For forty-five years now, Michka has witnessed with her own eyes the evolution of the cannabis world. Here, she shares with us her unique insights into the major transformations that shape it today.
One of the things I liked right away about weed, marijuana, was that it was obviously a plant – raw plant material.
It was I think back in 1972, not too far from Vancouver, the weed was being imported from Mexico and it was just a shapeless mass from which we had to remove what was unsmokable. First, we had to take out the biggest twigs and then break up the rest. The best way to get rid of the seeds was to spread the crumbled up weed on a rigid album cover and tilt it slightly as to make the seeds roll off. Seeds were abundant, and naturally, that’s how cannabis was first grown in North America.
First crops, first sinsemillas
I myself germinated those Mexican seeds and planted them with love in the soil of western Canada where I lived back then. The plants grew lush and fast, their long, thin leaves dancing under the sun… until they took a fatal blow when frost came with the fall. We would smoke the tight bundles of green shoots that had formed at the ends of the branches (the tops) and use the rest to make brownies. The result was magical, and happy we were.
I clearly remember how surprised I was when, back in Europe, I held in my hands for the first time a cola of sinsemilla, well-shaped, resinous… and seedless! It was in the Netherlands in the early 90s, and that mysterious Nevil (whom I was meeting for the first time) was handing it to me, suggesting I should roll a joint. Abashed by that strange bud, I declined his offer, and let him roll it instead.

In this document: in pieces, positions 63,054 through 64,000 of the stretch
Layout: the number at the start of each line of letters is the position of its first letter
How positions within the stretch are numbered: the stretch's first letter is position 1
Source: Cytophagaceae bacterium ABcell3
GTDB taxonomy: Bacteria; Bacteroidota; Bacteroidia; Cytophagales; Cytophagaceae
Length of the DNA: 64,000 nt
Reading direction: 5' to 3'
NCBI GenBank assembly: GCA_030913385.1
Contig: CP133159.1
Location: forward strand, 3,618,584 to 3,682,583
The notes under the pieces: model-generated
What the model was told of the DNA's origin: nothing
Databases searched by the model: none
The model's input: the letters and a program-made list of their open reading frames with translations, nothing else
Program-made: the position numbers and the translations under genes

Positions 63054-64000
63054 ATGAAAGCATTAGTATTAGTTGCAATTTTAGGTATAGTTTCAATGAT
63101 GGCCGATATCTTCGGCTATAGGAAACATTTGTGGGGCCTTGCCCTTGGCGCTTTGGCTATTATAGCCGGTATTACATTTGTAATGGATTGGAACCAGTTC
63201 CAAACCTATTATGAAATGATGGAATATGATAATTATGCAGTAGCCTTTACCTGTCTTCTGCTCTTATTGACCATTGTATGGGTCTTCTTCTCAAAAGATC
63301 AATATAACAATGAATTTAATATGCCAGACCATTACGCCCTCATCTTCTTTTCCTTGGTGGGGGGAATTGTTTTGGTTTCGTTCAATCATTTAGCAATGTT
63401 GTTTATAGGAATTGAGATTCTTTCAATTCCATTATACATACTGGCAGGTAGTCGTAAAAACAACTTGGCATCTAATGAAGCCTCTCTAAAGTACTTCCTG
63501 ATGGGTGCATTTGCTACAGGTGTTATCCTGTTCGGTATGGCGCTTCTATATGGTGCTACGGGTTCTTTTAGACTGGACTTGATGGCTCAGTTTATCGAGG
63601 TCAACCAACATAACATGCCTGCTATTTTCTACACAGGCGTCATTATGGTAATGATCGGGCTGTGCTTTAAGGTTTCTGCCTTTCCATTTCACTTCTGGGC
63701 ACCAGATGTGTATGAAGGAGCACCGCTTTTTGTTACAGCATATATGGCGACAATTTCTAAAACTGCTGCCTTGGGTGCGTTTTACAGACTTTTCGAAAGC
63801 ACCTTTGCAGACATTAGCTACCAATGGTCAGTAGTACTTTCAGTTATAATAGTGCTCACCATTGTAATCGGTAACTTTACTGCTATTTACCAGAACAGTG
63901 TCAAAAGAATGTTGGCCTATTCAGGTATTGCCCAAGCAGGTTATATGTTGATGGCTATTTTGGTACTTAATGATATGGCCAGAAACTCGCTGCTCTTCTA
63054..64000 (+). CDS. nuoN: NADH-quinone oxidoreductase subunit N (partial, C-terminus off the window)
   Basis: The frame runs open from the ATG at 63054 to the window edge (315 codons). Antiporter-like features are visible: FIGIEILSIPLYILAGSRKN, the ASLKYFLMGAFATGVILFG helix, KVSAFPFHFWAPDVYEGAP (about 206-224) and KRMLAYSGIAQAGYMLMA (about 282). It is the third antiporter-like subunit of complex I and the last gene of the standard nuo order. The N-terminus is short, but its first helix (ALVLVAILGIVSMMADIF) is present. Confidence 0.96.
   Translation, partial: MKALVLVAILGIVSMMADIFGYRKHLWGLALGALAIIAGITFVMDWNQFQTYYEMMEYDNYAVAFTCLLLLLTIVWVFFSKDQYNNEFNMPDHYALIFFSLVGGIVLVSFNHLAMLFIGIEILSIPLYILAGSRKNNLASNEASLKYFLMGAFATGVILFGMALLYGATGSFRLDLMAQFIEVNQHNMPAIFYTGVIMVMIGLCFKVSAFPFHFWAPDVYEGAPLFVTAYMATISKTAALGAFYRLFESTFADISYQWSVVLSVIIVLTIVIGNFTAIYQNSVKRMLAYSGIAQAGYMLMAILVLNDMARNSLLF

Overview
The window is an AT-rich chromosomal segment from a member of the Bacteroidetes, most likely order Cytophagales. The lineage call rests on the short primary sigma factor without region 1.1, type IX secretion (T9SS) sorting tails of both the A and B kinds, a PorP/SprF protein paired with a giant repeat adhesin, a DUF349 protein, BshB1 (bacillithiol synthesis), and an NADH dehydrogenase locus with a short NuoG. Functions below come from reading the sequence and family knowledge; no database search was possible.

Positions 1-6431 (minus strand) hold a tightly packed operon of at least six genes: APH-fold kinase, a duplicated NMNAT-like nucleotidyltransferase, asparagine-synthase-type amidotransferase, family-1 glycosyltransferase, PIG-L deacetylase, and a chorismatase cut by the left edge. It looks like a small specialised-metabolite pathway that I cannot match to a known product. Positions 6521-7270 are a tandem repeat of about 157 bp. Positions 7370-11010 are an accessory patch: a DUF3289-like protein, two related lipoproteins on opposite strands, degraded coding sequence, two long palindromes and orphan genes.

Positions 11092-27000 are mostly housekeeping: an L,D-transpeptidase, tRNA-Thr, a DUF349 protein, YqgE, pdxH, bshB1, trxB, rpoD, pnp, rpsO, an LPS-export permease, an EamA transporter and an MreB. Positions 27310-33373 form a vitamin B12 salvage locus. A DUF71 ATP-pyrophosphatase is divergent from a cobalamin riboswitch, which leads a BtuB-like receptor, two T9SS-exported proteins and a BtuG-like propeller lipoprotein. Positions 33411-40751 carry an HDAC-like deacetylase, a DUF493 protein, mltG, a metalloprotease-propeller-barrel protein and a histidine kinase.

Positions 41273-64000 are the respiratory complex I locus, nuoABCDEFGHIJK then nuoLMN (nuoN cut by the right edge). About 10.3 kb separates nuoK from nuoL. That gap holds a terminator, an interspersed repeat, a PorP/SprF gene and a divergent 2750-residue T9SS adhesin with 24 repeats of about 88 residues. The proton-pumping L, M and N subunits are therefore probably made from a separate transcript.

At that time, near Amsterdam, the “Cannabis Castle” was welcoming visitors, some of them coming from far away, such as myself (I was living in Paris), showing them, maybe for the first time, female plants grown in the absence of male plants. They were in full bloom, exuding everything they had in the hope that the much-awaited pollen would materialize. Looking back, I can say it was the beginning of a revolution – a move away from the ancestral way of growing in fields exposed to both sun and wind.
Cannabis is fundamentally different from other “drug plants”
One characteristic that sets cannabis apart from all the other drug plants (coffee, tobacco, coca, poppy, etc.) is that it’s free of alkaloids. Caffeine, nicotine, cocaine, morphine are all alkaloids, toxic compounds deadly in large doses. In this perspective, weed stands apart, as it is not toxic. This peculiarity also explains why its chemical composition was elucidated much later than that of these other plants.